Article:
The flight deck has recessed tie-downs with distinct pad-eyes and is very well done. 

The struts, shafts, props and bilge keels are all separate parts, and are located on this sprue.  As a follow up to his comments on the hull, Keith Bender pointed out that the props are molded in reverse pitch.  So while this is a minor point, and they aren't "incorrect", per se, it's not how the props show in most photos and makes them look a bit odd. 

Here you'll find the bulkhead for an interior passageway in the forward superstructure, along with davits, antennas, equipment for the underway replenishment stations and other small parts.  The detail on these bulkheads is nice, especially considering you won't see much of it once they are installed. 

This sprue contains parts for the mast, including the yardarms.  The yards have the correct diamond shaped pattern, used to reduce reflectivity. 

 There are two of these sprues - the largest in the kit - where you'll find SPY-1D radar panels, SRBOC chaff dispensers, fires hose, life raft canisters, speakers, radar domes, the sliding padeye for at sea transfers, bollards, chocks and the RIBs.  These boats do, unfortunately, seem to have large knock out pins in the bottoms of their interiors. 

Bridge equipment and a platform is on these sprues. 

These two sprues hold the stacks and davits for the RIBs. 

Another pair of sprues, where you'll find various bridge equipment and details that will be glued onto the bulkheads.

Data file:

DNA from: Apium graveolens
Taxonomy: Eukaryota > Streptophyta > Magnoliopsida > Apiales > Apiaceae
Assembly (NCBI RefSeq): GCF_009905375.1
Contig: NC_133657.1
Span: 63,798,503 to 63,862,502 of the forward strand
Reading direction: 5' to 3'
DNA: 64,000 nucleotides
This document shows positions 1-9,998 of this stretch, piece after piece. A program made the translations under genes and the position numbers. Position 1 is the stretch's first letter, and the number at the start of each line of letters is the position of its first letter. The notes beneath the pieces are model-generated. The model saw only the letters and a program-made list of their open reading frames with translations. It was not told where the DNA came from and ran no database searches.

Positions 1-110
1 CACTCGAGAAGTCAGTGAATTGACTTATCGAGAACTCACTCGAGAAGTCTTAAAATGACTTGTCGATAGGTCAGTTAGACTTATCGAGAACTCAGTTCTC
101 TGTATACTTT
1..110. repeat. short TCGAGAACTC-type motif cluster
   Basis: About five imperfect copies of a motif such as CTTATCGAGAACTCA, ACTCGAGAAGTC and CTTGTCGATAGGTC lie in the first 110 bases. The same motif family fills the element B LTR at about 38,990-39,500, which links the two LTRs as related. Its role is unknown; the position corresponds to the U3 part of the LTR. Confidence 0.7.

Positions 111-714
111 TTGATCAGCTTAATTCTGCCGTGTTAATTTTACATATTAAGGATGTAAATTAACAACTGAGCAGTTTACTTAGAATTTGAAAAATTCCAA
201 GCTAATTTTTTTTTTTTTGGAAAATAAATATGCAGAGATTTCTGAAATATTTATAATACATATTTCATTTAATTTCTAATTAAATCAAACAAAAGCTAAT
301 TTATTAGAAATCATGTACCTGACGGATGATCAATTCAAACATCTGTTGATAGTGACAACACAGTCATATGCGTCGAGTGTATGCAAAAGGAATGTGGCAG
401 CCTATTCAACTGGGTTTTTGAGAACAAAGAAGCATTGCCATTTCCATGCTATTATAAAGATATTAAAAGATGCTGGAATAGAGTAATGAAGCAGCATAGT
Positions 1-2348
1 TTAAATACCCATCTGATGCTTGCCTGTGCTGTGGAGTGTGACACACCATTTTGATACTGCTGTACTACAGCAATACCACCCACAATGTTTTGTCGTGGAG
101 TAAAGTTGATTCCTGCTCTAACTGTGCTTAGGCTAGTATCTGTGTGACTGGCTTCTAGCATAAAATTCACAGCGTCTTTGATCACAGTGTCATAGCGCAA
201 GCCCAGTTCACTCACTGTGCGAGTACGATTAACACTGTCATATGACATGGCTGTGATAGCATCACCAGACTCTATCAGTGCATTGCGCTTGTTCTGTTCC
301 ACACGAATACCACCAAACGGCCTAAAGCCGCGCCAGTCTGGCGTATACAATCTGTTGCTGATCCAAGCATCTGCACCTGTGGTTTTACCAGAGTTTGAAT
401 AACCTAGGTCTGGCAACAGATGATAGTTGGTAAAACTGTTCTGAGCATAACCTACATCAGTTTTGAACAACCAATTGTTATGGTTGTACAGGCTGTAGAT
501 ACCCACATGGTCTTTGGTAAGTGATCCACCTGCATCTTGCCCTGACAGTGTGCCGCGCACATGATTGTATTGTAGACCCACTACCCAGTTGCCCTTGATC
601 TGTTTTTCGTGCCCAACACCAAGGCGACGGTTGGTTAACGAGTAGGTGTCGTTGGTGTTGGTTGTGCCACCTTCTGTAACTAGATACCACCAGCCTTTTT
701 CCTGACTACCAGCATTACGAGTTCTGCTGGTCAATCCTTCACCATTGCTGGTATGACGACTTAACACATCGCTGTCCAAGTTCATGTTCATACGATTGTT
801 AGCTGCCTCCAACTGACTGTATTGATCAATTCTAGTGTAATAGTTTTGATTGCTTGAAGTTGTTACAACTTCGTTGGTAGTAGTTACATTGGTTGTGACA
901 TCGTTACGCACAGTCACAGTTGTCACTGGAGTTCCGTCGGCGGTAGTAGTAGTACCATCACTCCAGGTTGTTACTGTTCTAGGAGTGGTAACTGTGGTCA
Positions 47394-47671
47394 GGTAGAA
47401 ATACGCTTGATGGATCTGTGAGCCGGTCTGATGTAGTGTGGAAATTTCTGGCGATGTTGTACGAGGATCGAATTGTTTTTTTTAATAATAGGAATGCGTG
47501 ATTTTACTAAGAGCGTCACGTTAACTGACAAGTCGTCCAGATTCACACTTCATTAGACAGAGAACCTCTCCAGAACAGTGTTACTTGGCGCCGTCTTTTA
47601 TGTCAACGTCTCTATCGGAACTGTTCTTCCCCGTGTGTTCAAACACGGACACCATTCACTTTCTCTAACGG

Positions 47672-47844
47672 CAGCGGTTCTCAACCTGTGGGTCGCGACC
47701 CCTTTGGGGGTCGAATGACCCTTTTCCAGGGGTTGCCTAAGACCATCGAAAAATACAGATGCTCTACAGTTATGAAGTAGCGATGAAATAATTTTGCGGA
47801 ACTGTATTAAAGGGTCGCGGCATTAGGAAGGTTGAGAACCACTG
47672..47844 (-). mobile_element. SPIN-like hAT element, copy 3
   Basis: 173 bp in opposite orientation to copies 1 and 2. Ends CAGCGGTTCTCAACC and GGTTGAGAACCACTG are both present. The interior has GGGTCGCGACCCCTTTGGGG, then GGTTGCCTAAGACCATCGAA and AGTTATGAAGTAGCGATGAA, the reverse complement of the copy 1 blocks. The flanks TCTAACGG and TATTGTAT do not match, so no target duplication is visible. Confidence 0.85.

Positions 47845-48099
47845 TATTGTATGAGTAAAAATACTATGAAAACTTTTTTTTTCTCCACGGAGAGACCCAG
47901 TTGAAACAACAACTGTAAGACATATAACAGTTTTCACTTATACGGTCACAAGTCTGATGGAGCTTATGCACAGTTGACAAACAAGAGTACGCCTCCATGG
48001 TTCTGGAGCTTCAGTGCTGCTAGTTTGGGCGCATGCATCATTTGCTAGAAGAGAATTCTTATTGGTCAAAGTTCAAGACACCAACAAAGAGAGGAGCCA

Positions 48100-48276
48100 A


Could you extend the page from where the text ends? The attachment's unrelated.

A bulkhead, platform and the obligatory nameplate. 

More parts for the mast, including a platform that supports the IFF. 

Here you'll find what look like access ladders to the RIBs, another platform, and the base for the forward CWIS. 

More platforms, the crane for the boats, more unrep equipment and antennas. 

Here is a part of the forward stackhouse - there is nice detail here, especially in the grilles - davits and what looks like equipment lockers for the deck. 

The majority of the superstructure, save what was found earlier, are in these "Y-series" of "sprues", each of which is a separate piece.  Each of these pieces is a different part of the superstructure - this modular approach makes me think follow on versions, of later flights, may be in the offing. 

The parts are labeled as YG1, YG2, YG3, YH (the largest piece), YJ1, and YJ2.  Everything is nicely done, with recessed bridge windows and good detail on the all the bulkheads.  All of this will look quite nice under a pin wash. 

Similar to the above, the "Z-series" of sprues have a variety of parts.